Advertisers Are Turning Off Linear TV Quicker Than Viewers

Dan Meier 17 January, 2024 

The decline in linear TV viewing is well-documented, but new research from WARC suggests that advertisers risk withdrawing their investment in the channel too quickly.

‘The Future of Media 2024’ report charts the gradual decline in linear viewing. In the UK, broadcast TV’s reach fell from 83 percent to 79 percent in 2022, according to Ofcom. Meanwhile in the US, linear TV fell below 50 percent of total TV viewing for the first time in July 2023, per Nielsen data.

As a result, marketers are seemingly questioning the value of linear TV advertising. Kantar has suggested that linear is no longer a “preferred” channel for marketers, while WARC found that 39 percent of marketers are planning to decrease their investment.

But the report noted counter trends that cast doubt on the wisdom of withdrawing from the previously dominant marketing channel.

Firstly, the decline in viewing is not as steep as the prevailing narrative might suggest. WARC forecasts linear consumption to fall by 1.9 percent in 2024, a shallower drop than 2023, when viewing decreased by 2.7 percent. So although linear viewing is in continued decline, that decline is not accelerating, at least according to WARC’s projection.

Secondly, people will continue to spend more time with linear TV than streaming video, music or podcasts, according to the forecast. This is not true for younger audiences (16-24) however, who will spend more time with streaming video than linear TV. Social media also overtakes linear TV for consumers under 55.

Stemming the tide

But while the fall in consumption is arguably gradual, ad spend is dropping more sharply. WARC found that linear TV spend decreased by 5.4 percent in 2023, double the rate of decline in viewing. The report suggested several reasons for this outpaced reduction in ad spend.

The first is the rise of ‘pureplay’ internet channels, namely search, social media and retail media. Advertisers have shifted their investment towards these channels over the past eight years, causing an 18.8 percent reduction in the share of spend going to ‘total video’ (linear and CTV). So despite double-digit growth in CTV spend, this has not been enough to offset a 20 percent decrease in linear spending.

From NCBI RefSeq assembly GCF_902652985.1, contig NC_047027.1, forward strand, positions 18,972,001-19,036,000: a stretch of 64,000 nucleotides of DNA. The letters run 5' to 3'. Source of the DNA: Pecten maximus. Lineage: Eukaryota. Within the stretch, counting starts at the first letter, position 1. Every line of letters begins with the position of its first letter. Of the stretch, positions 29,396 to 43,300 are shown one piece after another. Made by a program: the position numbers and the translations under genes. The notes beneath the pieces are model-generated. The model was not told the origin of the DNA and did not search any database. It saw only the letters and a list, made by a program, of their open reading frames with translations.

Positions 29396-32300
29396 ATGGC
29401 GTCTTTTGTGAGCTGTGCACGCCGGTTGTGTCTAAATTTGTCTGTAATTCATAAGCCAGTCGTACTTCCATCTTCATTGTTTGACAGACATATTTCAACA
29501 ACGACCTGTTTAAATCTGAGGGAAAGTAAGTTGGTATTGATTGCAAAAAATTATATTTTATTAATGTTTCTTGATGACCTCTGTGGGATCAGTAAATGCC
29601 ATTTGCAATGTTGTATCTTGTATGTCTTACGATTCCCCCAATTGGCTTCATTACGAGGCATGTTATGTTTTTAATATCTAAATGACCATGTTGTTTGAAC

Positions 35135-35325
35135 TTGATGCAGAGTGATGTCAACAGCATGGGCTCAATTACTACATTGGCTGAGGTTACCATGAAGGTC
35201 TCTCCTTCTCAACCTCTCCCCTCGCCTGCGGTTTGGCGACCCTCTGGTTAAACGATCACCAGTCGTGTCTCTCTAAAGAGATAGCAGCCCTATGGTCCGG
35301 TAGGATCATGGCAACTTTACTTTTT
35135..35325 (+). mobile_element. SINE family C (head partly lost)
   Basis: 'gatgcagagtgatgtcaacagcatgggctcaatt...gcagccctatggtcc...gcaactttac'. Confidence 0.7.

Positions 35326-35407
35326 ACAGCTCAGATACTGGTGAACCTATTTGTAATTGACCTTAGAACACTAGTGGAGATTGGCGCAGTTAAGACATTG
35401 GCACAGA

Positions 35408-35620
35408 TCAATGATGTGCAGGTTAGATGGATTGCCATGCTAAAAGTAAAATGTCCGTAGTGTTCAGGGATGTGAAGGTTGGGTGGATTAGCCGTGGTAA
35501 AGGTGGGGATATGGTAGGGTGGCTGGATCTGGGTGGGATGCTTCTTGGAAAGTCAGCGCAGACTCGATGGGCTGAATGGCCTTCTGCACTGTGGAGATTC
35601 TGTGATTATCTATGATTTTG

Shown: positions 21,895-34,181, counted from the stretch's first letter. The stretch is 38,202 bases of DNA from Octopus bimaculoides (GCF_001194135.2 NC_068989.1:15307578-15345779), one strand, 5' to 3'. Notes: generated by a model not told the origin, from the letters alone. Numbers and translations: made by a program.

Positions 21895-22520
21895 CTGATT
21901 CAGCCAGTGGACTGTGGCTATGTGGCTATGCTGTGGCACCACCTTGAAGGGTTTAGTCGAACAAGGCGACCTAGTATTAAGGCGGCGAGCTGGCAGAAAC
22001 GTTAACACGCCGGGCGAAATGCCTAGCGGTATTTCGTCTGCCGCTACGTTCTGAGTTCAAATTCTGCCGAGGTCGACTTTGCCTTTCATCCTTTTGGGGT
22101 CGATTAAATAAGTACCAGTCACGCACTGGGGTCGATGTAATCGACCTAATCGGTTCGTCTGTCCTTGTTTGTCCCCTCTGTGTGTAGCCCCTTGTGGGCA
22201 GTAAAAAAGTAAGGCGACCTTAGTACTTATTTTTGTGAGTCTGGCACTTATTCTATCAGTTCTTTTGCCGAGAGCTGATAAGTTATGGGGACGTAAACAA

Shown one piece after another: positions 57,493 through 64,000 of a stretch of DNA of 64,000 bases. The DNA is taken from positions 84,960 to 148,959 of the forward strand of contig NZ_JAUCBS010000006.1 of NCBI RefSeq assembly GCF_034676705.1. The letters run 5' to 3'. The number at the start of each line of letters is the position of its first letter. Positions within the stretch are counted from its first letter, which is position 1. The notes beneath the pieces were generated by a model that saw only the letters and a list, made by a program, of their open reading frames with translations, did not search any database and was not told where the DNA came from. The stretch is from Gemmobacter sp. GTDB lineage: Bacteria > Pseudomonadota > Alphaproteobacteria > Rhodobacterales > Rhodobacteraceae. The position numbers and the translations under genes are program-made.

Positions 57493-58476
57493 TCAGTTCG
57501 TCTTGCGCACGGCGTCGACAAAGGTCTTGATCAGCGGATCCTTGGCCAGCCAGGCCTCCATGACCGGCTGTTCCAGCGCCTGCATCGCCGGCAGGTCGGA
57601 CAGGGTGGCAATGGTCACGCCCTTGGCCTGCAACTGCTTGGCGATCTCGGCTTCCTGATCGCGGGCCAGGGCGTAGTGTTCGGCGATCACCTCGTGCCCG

The second is price inflation, with linear advertising costs rising sharply since the pandemic. But this varies significantly by market and audience, according to WARC. In the UK, linear CPMs have hovered around $3 (the report uses dollars for the sake of comparison) for the last three years, compared with the US, where CPMs hit $78 in 2023. And in the US, this rises to almost $200 to reach audiences aged 16-34 on TV.

And as younger viewers drift towards VOD and CTV viewing, this creates challenges for media buyers planning video campaigns. Video channels are typically made up of a mixture of ‘light’ and ‘heavy’ viewers, with light viewers usually proving harder to reach. “By trying to reach these audiences it is difficult to avoid over-serving advertising to heavy viewers,” says the report.

The other challenge is avoiding excessive frequency across video channels, according to WARC. The video ecosystem comprises an increasing number of “walled garden platforms”, each with their own proprietary media and ad delivery platforms.

“Building plans that can deliver de-duplicated reach becomes very difficult,” comments Dave Morgan, CEO of Simulmedia. “Running campaigns without delivering – and paying for – massive amounts of wasted frequency is even harder.”

“We hear a lot about ‘linear is dead,'” concludes Dave Campanelli, EVP/Chief Investment Officer at Horizon Media. “People are still watching linear TV. They tend to be older, but they are still watching linear TV. And it’s 50 percent of this whole pie. Our budgets need to represent that, depending on your age segment and who you’re going after.”

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